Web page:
Economy has ‘turned a corner’, says Trott as Hunt mulls tax cuts
The Chancellor will deliver his autumn statement on Wednesday.
Chancellor Jeremy Hunt is set to unveil tax cuts, measures to boost business investment and a tougher approach to welfare in his autumn statement on Wednesday.
The fall in inflation means “we have turned a corner”, Treasury Chief Secretary Laura Trott said.
Official figures published on the eve of the Chancellor’s statement show that although Government borrowing in October was higher than expected, the year-to-date figure is still below the amount the budget watchdog had forecast.
Mr Hunt has insisted he will be “responsible with the nation’s finances”, but his statement on Wednesday will “focus on how we boost business investment and get people back into work”.
The plans could see those with mental health or mobility problems told to search for work which is possible to do from home.
According to The Times, people could see their benefits reduced by £4,680 a year from 2025 as part of a significant tightening of welfare rules.
Ms Trott told Sky News: “I think that if you can work, as a principle you should work, and that is what the Government believes. That’s been the thrust of all of our policies.
“Of course, there should be support for people to help them into work or to help them with issues that they’re facing, but ultimately there is a duty on citizens that if they are able to go out to work, that’s what they should do.”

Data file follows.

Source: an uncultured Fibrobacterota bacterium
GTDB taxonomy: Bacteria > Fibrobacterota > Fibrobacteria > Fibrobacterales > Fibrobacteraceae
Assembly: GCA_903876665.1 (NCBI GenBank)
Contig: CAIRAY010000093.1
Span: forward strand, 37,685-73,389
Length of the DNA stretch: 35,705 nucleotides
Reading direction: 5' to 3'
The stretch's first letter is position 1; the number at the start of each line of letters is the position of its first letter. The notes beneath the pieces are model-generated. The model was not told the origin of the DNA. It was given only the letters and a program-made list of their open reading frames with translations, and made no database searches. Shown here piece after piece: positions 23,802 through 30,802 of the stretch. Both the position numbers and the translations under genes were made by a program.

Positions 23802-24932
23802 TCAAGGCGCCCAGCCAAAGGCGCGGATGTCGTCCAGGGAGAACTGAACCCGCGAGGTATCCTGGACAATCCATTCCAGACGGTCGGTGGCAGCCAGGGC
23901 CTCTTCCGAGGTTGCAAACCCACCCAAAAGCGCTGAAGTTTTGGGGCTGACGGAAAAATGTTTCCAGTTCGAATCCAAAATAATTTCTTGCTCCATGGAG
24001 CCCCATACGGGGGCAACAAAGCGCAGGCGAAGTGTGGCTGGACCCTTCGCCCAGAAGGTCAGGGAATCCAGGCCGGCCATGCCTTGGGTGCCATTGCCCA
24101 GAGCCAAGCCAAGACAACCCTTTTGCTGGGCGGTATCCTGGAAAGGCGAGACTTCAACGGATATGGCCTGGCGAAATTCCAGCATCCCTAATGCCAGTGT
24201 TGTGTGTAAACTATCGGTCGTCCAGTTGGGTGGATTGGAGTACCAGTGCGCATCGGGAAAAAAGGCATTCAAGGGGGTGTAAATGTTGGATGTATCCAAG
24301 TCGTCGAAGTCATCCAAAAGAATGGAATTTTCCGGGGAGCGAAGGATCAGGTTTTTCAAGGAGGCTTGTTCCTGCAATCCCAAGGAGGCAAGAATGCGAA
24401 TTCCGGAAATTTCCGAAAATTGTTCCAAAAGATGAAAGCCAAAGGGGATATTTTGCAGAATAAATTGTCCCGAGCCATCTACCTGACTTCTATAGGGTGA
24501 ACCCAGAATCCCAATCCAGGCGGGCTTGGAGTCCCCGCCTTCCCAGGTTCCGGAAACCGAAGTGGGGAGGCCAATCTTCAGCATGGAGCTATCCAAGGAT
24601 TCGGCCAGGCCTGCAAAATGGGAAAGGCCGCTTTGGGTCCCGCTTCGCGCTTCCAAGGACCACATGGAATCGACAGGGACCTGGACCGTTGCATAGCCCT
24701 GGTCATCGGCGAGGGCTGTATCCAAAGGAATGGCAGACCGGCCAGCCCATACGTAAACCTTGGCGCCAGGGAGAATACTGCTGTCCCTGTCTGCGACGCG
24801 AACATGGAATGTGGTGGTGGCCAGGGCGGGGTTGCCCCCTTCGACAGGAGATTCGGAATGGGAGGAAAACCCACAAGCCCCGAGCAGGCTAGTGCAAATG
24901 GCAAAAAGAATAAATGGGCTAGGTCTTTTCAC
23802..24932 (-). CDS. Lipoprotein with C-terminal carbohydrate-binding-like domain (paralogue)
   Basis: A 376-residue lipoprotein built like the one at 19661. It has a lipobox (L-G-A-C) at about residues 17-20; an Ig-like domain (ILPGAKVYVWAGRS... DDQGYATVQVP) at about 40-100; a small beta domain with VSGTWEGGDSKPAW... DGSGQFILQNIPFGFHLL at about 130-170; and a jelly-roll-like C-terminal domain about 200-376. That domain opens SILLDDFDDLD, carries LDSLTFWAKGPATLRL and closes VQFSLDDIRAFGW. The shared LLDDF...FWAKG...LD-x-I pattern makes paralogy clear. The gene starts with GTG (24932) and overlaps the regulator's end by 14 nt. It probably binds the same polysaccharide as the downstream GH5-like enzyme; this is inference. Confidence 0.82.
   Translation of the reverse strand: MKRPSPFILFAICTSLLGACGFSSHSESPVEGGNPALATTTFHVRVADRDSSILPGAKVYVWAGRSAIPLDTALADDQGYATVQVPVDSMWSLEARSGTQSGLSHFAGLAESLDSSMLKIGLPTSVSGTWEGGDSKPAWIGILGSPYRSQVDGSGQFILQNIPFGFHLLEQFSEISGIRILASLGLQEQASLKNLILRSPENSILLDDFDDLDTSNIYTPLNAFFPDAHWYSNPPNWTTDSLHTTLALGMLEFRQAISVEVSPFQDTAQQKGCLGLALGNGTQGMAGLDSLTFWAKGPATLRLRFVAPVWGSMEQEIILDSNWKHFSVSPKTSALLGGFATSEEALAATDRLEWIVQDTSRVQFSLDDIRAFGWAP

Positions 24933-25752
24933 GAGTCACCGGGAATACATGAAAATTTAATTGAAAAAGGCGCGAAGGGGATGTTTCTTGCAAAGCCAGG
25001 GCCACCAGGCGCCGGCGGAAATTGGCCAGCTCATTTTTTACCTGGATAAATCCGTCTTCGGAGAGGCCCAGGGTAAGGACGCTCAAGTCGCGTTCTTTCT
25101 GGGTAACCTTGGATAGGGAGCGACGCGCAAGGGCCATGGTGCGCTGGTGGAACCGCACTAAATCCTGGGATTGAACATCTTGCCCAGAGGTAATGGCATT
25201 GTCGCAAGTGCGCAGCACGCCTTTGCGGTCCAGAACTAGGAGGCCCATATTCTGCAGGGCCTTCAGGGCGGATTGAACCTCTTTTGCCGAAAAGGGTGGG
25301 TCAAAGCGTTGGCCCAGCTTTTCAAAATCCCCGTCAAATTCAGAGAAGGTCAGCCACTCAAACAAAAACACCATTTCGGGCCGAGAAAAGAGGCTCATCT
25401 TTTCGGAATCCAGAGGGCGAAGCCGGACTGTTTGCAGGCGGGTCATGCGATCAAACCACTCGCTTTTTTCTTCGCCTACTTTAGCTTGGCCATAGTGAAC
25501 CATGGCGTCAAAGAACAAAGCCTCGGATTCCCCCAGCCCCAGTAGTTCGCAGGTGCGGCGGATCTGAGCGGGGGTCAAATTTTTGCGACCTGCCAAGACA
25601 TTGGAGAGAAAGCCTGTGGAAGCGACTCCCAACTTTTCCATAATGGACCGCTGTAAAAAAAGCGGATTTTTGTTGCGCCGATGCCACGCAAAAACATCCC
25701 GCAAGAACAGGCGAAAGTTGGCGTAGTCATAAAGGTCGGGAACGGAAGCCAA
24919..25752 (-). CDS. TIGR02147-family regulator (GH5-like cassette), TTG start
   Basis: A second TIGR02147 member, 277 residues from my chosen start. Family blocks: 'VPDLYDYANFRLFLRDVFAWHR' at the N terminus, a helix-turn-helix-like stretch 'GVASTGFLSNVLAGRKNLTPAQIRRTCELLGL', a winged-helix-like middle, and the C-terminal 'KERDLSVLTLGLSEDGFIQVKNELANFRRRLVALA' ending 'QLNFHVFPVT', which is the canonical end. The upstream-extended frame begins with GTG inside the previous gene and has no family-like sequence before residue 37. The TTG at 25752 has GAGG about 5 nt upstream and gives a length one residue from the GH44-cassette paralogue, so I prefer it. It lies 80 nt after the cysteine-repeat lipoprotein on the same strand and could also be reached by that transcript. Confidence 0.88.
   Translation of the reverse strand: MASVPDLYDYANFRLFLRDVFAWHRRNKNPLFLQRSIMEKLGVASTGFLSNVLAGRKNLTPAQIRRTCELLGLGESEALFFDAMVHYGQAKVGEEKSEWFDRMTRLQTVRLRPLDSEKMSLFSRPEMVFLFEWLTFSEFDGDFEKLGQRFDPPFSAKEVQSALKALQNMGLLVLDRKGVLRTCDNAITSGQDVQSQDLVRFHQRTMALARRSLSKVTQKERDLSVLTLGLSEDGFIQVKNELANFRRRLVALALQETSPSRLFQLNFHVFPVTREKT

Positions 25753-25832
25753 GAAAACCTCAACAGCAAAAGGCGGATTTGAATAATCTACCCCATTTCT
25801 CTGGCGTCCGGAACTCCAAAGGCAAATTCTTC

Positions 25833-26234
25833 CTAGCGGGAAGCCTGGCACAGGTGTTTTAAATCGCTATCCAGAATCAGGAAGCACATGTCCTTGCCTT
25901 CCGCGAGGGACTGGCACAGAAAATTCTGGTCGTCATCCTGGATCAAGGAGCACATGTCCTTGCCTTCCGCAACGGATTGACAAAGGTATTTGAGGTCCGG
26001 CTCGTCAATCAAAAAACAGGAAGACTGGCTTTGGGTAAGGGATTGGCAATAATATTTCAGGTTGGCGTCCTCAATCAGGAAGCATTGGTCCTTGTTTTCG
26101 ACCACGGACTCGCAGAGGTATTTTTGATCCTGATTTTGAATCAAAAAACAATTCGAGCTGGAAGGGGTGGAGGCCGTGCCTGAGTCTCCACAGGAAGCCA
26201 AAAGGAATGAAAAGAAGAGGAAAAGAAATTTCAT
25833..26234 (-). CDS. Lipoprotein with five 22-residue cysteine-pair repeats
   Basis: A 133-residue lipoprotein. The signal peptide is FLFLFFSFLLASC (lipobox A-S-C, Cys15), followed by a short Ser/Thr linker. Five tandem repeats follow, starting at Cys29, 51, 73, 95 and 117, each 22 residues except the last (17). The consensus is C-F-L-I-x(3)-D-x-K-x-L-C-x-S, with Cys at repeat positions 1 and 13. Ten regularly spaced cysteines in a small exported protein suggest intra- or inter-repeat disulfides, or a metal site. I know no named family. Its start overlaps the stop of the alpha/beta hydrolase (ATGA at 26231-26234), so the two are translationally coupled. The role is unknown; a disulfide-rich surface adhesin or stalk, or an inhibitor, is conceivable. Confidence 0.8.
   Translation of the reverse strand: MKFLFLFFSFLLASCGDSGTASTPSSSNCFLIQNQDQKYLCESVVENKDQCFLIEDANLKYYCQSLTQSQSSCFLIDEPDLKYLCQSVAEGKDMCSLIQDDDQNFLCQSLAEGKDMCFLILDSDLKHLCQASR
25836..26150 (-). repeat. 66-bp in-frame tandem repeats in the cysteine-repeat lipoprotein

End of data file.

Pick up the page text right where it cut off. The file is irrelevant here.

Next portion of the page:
Prime Minister Rishi Sunak has raised expectations that the autumn statement will begin the process of reducing the tax burden, which is the highest for 70 years after the Government was forced to raise money to respond to Covid-19 and the energy price spike triggered by the Ukraine war.
Bank governor Andrew Bailey has warned it is “much too early” to say inflation has been beaten.
But Ms Trott told Times Radio: “We have turned a corner. Inflation has halved. That is really significant for people at home. We know how tough things have been.
“Real wages are, for three months, now ahead of inflation – again, that’s really important to kind of making a difference to how people feel.
“We can now talk about tax cuts and focus on growth, and that is what we’re going to be doing.”
In a sign that a personal tax cut is on the table, Ms Trott told the BBC’s Today programme the focus is on “cutting taxes for individuals”.
Changes to national insurance or income tax have reportedly been considered, though nothing has been confirmed.
But despite the higher-than-forecast figures, financial year-to-date borrowing is still below official forecasts made last March, standing at £98.3 billion – £21.9 billion more than a year earlier, though less than the £115.2 billion forecast by the OBR.
The ONS said borrowing was pushed up in October by uprated benefits and cost-of-living payments, as well as £1.1 billion in interest payable on government debt.
Labour said the Tories are to blame for what Mr Sunak has dubbed the “national scandal” of working-age adults not in jobs.
Shadow work and pensions secretary Liz Kendall told Sky News: “It’s very interesting to see Rishi Sunak railing against the fact millions of people are out of work due to long-term sickness, saying it’s a scandal they’ve been written off. Well, who’s done that?
“Being out of work is bad for individuals. It’s bad for businesses, and it’s bad for the economy, but it’s happened under their watch.”
Ms Kendall accused the Government of “desperately trying to wipe their hands for the last 13 years that they are responsible for”.